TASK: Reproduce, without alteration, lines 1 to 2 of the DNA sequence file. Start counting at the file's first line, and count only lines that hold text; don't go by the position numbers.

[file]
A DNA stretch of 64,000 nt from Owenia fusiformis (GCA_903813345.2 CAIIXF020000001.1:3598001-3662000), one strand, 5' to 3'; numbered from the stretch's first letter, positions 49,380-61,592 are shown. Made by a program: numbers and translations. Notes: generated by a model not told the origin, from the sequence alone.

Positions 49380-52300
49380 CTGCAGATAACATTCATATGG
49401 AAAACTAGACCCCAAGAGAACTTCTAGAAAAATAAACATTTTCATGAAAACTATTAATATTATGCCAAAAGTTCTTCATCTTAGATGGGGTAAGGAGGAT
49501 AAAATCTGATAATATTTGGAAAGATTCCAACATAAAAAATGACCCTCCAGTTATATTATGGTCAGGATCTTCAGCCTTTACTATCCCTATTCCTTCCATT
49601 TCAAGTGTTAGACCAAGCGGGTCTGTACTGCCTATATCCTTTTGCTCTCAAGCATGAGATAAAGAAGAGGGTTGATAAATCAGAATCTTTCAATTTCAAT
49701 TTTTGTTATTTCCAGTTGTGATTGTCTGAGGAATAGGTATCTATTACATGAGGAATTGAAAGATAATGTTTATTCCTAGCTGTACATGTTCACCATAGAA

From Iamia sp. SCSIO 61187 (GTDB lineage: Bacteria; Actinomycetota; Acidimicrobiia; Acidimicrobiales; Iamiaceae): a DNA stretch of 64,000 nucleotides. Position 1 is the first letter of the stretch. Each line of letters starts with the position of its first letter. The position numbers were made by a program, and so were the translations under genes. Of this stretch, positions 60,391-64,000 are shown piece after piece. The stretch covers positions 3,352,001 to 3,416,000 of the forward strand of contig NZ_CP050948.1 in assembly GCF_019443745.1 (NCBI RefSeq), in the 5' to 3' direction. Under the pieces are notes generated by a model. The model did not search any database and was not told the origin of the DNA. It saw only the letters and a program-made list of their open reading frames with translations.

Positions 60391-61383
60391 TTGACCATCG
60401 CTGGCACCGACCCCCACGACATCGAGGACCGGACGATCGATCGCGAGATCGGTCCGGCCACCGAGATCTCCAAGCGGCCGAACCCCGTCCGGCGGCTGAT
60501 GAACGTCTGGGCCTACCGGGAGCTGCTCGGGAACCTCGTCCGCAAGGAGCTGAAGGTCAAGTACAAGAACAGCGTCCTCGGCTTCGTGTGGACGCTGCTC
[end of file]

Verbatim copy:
A DNA stretch of 64,000 nt from Owenia fusiformis (GCA_903813345.2 CAIIXF020000001.1:3598001-3662000), one strand, 5' to 3'; numbered from the stretch's first letter, positions 49,380-61,592 are shown. Made by a program: numbers and translations. Notes: generated by a model not told the origin, from the sequence alone.

Positions 49380-52300